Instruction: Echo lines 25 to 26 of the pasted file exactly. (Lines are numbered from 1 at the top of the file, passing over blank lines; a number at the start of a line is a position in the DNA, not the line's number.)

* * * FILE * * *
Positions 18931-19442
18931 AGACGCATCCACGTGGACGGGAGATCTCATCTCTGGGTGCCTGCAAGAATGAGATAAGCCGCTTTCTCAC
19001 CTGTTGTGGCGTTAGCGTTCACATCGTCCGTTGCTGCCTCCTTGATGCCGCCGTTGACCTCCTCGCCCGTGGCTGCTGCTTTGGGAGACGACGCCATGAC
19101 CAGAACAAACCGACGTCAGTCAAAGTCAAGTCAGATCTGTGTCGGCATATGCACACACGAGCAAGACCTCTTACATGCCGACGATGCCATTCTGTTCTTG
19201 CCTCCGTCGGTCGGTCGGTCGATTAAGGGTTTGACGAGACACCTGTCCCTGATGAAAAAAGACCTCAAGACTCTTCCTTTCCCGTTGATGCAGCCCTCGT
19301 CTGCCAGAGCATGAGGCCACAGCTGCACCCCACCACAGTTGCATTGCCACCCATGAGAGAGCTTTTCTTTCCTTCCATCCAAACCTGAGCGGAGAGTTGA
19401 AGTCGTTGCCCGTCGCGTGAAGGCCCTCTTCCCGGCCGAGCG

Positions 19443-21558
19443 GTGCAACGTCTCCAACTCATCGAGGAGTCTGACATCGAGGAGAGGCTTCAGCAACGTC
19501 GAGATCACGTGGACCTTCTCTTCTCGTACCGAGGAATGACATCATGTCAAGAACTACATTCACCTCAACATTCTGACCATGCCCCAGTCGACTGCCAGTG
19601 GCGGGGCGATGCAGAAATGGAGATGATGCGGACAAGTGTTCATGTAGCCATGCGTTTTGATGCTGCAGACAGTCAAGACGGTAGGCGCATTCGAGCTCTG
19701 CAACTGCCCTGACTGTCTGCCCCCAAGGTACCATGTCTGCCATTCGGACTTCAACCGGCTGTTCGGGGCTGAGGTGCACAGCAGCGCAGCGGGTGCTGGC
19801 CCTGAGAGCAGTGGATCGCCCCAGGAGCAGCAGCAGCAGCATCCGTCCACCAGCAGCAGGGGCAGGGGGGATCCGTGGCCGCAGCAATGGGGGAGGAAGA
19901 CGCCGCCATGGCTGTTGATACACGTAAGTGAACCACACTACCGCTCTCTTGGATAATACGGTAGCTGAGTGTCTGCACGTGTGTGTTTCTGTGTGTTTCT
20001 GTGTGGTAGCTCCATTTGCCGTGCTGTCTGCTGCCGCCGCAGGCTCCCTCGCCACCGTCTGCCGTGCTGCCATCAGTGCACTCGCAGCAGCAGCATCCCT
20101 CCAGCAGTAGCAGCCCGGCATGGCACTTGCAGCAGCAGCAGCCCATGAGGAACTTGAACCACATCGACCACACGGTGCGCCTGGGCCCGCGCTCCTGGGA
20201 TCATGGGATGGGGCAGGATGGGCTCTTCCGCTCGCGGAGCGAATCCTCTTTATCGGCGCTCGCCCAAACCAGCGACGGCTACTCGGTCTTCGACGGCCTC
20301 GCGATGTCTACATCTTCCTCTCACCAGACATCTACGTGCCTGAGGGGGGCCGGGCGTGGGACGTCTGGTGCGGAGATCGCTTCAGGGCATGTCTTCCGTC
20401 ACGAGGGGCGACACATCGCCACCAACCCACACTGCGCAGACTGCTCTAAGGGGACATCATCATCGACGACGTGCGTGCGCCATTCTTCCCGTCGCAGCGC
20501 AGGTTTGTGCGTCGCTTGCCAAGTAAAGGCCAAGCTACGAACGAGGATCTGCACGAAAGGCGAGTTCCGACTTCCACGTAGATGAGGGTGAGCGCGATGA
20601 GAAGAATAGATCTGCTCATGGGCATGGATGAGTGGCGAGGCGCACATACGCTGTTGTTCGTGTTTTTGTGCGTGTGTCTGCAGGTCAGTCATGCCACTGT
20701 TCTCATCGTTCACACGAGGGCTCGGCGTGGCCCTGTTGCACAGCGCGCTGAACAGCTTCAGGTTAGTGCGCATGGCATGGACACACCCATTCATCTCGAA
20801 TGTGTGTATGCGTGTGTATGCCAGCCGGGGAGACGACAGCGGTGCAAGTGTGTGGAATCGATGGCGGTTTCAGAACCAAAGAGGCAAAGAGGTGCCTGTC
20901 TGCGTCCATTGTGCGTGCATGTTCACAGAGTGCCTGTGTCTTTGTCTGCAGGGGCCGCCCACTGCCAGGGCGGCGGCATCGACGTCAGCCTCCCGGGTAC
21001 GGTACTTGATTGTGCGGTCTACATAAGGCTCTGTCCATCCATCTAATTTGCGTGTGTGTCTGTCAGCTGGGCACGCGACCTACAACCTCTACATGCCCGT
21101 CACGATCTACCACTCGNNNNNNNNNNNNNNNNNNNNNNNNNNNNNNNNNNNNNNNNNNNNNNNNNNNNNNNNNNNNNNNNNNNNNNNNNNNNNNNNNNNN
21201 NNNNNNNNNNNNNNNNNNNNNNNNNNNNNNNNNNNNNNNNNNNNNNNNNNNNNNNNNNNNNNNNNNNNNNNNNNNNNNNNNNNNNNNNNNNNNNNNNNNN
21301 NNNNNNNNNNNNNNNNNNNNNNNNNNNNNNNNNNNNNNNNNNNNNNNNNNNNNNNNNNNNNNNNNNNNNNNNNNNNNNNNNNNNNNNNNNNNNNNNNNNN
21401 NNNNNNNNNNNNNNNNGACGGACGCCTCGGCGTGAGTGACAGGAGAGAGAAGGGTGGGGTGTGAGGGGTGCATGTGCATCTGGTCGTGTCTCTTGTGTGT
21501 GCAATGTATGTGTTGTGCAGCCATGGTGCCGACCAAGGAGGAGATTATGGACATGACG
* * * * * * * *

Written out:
21001 GGTACTTGATTGTGCGGTCTACATAAGGCTCTGTCCATCCATCTAATTTGCGTGTGTGTCTGTCAGCTGGGCACGCGACCTACAACCTCTACATGCCCGT
21101 CACGATCTACCACTCGNNNNNNNNNNNNNNNNNNNNNNNNNNNNNNNNNNNNNNNNNNNNNNNNNNNNNNNNNNNNNNNNNNNNNNNNNNNNNNNNNNNN